To continue, rejection of the unsightly is one of the most frequent and least recognized discriminatory issues. This exclusivity is mainly influenced by the visual media. The media depictions create a negative influence by displaying derogatory messages about people’s unattractiveness. In schools, many young people are mocked for their appearance, if they have crooked teeth, or if they are tall, short, fat, skinny, or just because they do not meet the perfect body or beauty standards. There is always someone making up names or nickname and excluding people from their social groups within the institution. According to Carl Pickhardt, Psychologist, in his book, “Why Good Kids Act Cruel: The Hidden Truth about the Pre-Teen Years,” In this independent world, not only pears but also popular media play an influential role in shaping the young person’s growth by providing new images, expressions, icons, values, and activities… the media decide” (page 58). Due to the media influence, young people who are not physically “perfect” can become easy targets of bullying and become socially excluded by being rejected and not invited to join other kids’ games or activities. Conversely, many people claim that people’s preference for good-looking images is something natural that it is not influenced by anything. For instance, in the article “Physical appearance and cosmetic medical treatments: physiological and socio-cultural inﬂuences” David Sarwer, Clinical Psychologist, emphasizes that “infants as young as 3 months prefer to look at attractive rather than unattractive faces. Infants interact more positively with attractive strangers than with unattractive ones; they also play for a longer period of time with attractive dolls than unattractive dolls… suggest that preferences for beauty may be the product of physiology rather than socialization.” However, the cited evidence does not prove conclusively that those preferences are a factor that causes rejections against others. Although some people claim children are cruel by nature, children, at an early age, start building their own ideas about the difference between the beautiful and the ugly, but they also learn what media has depicted as right and wrong (what is good and what is bad). For instance, children’s movies portray that everything unsightly is bad and everything charming is good. The princess, princes, fairy godmothers, and all the good-hearted characters are better-looking and brighter than the villains, the criminals, the bad ones. People learn since childhood to associate and connect people with specific characteristics, thus assuming that people who are bad-looking have terrible personalities. Therefore, the media must void intolerance in the acceptance of the diversity of physical characteristics.
Furthermore, the impact of the attractiveness of each person affects the perceptions of work performance. Physically attractive women and men earn more than average-looking ones, and unattractive people earn less. In the labor market, physical appearance has a bigger impact on earnings than education. The general perception is: beautiful people are more competent, kind, good people, more successful and smarter. They are given positive qualities, which probably they may or may not have, that influences people to think better of them than the less attractive. Beauty blinds people to what is fair or unfair, thus mistreating others based on their physical appearances rather than personal qualities or traits. As claimed by Bonnie Berry, Director of the Social Problems Research Group in Seattle, in her book, “Beauty Bias: Discrimination and Social Power,” “Attractive people are thought to be more intelligent, easier-to-be-around, more mentally healthy, and more socially skilled… attractive people are favored over equally qualified, less attractive people in decisions to hire, to be recommended for promotion, to be paid higher salaries and to be positively evaluated as to career potential” (page 40). In other words, having the perception of being attractive gives people a higher probability of getting hired, getting a better salary, and being considered for a promotion. Employers will always prefer to hire and remunerate someone who, with its good appearance, projects a better image of the company. On the contrary, it is natural to assume that because attractive people are happier, extraverted, and more confident, they perform their roles in life better than others. According to the article “Is There Really a Beauty Premium or an Ugliness Penalty on Earnings,” Satoshi Kanazawa, Psychologist, and Mary c. Still, Sociologist, claimed that, based on examination, “physically, more attractive workers may earn more, not necessarily because they are more beautiful, but because they are healthier, more intelligent and have better personality conducive to higher earnings” (261). Regardless, the study did not specify how the intelligence of each person was measured and did not determined if the attractive people manifest those qualities because of the positive feedback they received due to extraversion. For instance, Kanazawa and Still reported that “physically attractive children are more likely to experience positive feedback from interpersonal interaction, for example, they are more likely to develop extraverted personality than physically less attractive children” (251). Therefore, there is a possibility that the perception of intelligence in attractive people was generated due to their confidence while performing the activities during the examination, as suggested by Bonnie Beery, “‘Beauty,’ as Aristotle put it, ‘is a greater recommendation than any letter of introduction’ (page 40).” Media is responsible why people associate appearance and intelligence, or lack thereof, and probably, even the most knowledgeable person is also influenced by the stereotypes depicted by the media shaping their attitudes to believe such conclusions. Therefrom, a legal enforcement must be implemented to combat systems, processes, and codes that promote unequal opportunities.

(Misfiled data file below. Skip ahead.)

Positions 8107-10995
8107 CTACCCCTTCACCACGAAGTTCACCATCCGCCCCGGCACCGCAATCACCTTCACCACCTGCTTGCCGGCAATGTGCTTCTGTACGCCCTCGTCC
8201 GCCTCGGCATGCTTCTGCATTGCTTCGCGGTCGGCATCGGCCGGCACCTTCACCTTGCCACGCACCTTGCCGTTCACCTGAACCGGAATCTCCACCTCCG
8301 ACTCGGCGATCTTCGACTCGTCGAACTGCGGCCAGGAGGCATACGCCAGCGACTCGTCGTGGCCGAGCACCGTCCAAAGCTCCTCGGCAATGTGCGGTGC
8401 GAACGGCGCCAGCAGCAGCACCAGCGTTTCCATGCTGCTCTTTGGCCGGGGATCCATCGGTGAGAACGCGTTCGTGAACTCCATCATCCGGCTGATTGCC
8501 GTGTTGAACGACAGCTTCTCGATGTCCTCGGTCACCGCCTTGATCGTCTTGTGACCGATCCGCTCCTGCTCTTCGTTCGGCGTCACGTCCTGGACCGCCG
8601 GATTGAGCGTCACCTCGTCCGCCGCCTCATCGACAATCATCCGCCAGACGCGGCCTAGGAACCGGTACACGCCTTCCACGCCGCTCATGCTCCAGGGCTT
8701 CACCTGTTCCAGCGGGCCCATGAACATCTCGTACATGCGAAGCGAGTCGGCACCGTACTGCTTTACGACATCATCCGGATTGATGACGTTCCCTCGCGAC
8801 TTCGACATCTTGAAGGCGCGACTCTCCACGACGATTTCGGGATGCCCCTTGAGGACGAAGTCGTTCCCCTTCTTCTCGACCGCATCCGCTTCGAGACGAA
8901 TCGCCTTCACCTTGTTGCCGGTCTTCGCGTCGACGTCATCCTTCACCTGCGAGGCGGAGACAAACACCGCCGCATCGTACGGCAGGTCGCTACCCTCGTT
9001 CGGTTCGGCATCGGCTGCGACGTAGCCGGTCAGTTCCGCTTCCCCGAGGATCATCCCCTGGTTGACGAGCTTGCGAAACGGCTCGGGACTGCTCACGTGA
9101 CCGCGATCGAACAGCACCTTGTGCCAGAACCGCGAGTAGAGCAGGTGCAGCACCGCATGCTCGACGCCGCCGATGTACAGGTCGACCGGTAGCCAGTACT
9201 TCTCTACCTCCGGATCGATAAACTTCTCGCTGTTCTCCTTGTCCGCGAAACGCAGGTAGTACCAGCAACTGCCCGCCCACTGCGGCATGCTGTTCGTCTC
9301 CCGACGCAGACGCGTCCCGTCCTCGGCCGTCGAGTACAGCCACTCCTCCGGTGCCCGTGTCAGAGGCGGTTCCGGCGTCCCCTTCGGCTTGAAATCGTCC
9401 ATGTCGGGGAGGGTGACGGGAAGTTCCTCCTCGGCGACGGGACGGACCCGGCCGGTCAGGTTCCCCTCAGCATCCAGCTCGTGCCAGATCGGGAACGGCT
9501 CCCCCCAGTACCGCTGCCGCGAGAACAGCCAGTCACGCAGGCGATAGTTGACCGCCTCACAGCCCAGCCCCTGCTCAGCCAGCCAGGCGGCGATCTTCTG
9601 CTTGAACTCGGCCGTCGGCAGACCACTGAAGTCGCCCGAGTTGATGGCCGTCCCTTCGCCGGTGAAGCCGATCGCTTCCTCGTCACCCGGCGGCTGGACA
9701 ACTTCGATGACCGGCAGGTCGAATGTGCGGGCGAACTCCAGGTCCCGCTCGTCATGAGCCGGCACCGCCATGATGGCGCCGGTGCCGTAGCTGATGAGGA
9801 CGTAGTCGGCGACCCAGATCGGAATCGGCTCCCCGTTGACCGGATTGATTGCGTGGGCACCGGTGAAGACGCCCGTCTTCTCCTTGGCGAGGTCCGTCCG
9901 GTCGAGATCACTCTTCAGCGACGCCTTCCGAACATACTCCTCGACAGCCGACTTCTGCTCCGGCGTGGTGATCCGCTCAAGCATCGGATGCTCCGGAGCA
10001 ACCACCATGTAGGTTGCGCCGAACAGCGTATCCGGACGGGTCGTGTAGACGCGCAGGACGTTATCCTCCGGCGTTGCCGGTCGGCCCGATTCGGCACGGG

In conclusion, the media these forms of social discrimination based on aesthetics can have negative effects such as physical and mental health issues, unfair treatment in society, disadvantages at work, and creating obstacle to fulfil human development thus abridging people’s freedoms and opportunities. The subtlety with which these forms of distinction and exclusion are perpetuated through aesthetic discrimination makes it very difficult to identify. The nature of this forms of discrimination are imperceptible because most individuals have a perception influenced by the media and do not seem to assimilate it. Thus, making these forms of discrimination more effective and less susceptible to detection and correction through the institutional or legal systems. It seems that the only way out for those who are discriminated against as unsightly is that society becomes aware of the existence of such a form of discrimination, and thus cause the law to do its part, implement a federal law against unattractiveness discrimination to ensure the promotion of all human rights, the respect for everyone’s dignity and to prohibit media content that promotes rejection of the unsightly.